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Deck of cards

  1. Aug 9, 2004 #1
    at least how many times does a deck of 52 cards need to be shuffled for it to be considered well shuffled?
     
  2. jcsd
  3. Aug 9, 2004 #2

    NateTG

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    What do you mean by well shuffled?
    also
    What shuffling technique do you suggest?
     
  4. Aug 9, 2004 #3
    I once heard that the technique called "The Riffle", where the deck is cut in two piles and the cards are shuffled together on a table, where a few cards from one side fall, then a few from the other etc. needs to be done seven times to ensure randomness.

    Edit

    Just found this good site for you:
    http://www.encyclopedia4u.com/s/shuffling-playing-cards.html
     
  5. Aug 9, 2004 #4

    shmoe

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    On a related note, if you perform 8 "perfect rifle shuffles" to a deck of 52 cards, it ends up in the exact same order you started with. How to describe a "perfect rifle shuffle"- split the deck perfectly into 2 piles, the 26 top cards and the 26 bottom cards. As you rifle them together, you first put down one card from the bottom pile, then one card from the top pile, then one from the bottom, etc.

    This is pretty near impossible to do quickly in practice, you first have to split the deck in half perfectly then have the cards fall alternately one from each hand. The moral is there has to be some "randomness" to your shuffling tecnique, such as clumsy fingers, or maybe greasy fingers from hot wings.
     
  6. Aug 9, 2004 #5

    Hurkyl

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    If you believe that, I suggest you actually try it.
     
  7. Aug 10, 2004 #6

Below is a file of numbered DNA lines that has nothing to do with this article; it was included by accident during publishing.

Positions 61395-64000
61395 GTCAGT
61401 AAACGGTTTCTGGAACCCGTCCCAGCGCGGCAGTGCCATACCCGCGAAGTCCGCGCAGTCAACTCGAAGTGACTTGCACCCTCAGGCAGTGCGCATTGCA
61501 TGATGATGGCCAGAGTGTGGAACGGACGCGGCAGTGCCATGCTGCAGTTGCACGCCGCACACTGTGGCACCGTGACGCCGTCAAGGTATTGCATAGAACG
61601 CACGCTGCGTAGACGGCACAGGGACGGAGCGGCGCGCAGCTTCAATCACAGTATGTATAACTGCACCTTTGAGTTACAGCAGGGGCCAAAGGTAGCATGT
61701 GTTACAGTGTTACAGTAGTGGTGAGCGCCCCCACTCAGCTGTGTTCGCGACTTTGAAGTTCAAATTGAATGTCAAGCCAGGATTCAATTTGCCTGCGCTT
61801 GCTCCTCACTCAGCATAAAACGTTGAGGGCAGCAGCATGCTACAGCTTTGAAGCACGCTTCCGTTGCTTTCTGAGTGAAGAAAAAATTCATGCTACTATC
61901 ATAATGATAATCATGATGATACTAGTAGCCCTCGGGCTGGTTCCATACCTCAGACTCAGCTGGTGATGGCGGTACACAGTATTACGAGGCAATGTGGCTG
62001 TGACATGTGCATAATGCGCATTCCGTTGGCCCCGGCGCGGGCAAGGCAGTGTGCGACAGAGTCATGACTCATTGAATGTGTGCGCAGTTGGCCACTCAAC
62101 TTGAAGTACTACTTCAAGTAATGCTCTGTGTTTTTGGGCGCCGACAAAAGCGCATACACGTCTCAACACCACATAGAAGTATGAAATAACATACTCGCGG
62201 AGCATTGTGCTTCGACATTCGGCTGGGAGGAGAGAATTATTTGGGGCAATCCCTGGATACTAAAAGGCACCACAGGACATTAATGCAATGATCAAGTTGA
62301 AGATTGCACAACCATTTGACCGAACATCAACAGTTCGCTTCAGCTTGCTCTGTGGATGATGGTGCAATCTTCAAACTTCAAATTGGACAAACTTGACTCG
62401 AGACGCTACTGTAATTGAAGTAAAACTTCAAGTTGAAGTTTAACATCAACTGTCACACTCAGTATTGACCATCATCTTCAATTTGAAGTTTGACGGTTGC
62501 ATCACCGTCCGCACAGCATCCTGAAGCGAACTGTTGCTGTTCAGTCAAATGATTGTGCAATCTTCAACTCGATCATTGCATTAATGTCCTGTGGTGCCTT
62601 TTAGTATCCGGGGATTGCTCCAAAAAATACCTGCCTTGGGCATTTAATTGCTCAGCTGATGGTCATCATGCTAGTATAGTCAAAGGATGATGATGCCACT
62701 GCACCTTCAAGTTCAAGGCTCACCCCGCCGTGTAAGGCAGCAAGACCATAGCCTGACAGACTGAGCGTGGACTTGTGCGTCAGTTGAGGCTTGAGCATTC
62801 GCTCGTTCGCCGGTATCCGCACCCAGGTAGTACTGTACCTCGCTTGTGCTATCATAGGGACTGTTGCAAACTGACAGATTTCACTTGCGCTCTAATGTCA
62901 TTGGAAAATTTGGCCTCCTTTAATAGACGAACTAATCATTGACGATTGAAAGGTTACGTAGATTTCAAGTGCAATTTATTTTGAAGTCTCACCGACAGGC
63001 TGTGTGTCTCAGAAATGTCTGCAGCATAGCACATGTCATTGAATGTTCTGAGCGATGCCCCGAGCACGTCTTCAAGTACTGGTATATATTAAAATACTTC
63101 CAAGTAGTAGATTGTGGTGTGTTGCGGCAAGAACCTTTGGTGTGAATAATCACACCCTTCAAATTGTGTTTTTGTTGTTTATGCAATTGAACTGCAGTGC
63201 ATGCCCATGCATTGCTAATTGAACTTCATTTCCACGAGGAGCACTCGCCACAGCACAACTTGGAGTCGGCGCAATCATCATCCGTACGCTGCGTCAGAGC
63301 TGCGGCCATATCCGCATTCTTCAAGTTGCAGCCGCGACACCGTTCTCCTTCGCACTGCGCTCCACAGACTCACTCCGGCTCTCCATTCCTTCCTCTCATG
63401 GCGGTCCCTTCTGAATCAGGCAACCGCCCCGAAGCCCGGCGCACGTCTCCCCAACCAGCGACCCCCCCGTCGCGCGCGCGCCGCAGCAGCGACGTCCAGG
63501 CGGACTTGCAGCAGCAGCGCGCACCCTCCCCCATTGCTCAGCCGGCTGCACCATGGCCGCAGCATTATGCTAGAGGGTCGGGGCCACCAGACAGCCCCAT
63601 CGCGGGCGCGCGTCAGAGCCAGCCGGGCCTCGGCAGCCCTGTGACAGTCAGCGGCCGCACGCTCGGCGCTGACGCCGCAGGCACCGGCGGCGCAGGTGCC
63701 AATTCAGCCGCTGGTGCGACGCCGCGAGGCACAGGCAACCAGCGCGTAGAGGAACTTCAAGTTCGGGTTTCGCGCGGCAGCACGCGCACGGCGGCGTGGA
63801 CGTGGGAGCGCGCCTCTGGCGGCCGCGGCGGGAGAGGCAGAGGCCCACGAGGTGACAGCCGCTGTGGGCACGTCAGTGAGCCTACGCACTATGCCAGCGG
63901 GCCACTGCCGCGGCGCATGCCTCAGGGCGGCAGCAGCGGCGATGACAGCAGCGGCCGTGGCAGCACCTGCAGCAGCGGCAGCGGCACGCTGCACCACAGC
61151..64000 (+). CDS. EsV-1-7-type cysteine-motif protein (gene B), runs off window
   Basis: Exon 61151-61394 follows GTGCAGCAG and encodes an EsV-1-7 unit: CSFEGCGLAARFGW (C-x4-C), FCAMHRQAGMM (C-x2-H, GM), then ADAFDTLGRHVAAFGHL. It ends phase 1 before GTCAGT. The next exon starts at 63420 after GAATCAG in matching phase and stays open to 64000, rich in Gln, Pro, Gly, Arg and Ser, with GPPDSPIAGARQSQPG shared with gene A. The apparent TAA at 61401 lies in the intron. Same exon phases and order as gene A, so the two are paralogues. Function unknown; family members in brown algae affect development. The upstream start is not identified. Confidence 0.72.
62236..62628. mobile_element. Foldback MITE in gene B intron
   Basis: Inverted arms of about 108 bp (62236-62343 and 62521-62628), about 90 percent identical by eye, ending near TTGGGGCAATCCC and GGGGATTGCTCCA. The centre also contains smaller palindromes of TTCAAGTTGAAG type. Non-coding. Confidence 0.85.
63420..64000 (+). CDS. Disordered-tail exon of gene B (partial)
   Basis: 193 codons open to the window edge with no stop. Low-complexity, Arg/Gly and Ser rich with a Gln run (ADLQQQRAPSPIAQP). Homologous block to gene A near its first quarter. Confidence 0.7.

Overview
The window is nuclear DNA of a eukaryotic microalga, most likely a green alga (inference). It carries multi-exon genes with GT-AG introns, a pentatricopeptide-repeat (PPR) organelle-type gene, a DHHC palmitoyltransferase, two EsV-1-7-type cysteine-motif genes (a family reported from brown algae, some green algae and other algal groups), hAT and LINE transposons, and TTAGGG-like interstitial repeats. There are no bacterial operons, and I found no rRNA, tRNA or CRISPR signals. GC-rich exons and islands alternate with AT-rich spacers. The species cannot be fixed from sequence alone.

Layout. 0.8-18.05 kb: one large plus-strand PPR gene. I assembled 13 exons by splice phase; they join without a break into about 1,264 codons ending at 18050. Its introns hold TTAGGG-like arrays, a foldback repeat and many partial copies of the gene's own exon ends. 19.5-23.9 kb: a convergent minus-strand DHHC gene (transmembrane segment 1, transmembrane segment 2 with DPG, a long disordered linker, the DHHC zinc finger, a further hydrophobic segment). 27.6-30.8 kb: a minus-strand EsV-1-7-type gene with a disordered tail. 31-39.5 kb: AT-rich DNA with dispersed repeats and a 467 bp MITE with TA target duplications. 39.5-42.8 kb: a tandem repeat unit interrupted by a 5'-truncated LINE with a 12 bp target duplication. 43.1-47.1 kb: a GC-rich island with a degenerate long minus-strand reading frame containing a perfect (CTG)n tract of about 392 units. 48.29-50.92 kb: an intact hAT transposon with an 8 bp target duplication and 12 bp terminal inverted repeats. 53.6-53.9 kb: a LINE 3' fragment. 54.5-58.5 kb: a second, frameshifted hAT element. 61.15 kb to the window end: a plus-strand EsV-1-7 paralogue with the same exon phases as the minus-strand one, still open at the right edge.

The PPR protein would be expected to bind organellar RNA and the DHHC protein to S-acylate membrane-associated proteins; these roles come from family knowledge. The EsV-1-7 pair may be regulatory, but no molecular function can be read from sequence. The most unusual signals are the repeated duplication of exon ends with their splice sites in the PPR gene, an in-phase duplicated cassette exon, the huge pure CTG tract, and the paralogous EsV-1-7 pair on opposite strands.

shmoe

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    Already have years ago. Do you not believe it at all or is 8 wrong (could be 7 or 9, but I'm remembering 8)? You can think of any shuffle as an element of the group of permutations of order 52. So if you keep performing the exact same shuffle over and over again, you eventually get back to where you started. What seems suprising at first is a perfect riffle shuffle has order only 8. This is less suprising when you right down it's decomposition as a product of disjoint cycles.

    It takes the sequence 1, 2, ..., 51, 52 to
    1,27,2,28,...,25,51,26,52

    So we get

    (1)(2, 3, 5, 9, 17, 33, 14, 27)(4, 7, 13, 25, 49, 46, 40, 28)(6, 11, 21, 41, 30, 8, 15, 29)(10, 19, 37, 22, 43, 34, 16, 31)(12, 23, 45, 38, 24, 47, 42, 32)(18, 35)(20, 39, 26, 51, 50, 48, 44, 36)(52)

    Hmm, guess it was 8 after all. I didn't intend to write it all out, but it was easy enough. If n is less than or equal to 26, n->2n-1. If n is greater than 26, n->2n-52.
     
  8. Aug 10, 2004 #7

    Hurkyl

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    Off by one errors suck. :( I placed card #2 winding up somewhere other than spot 2 at the end.
     
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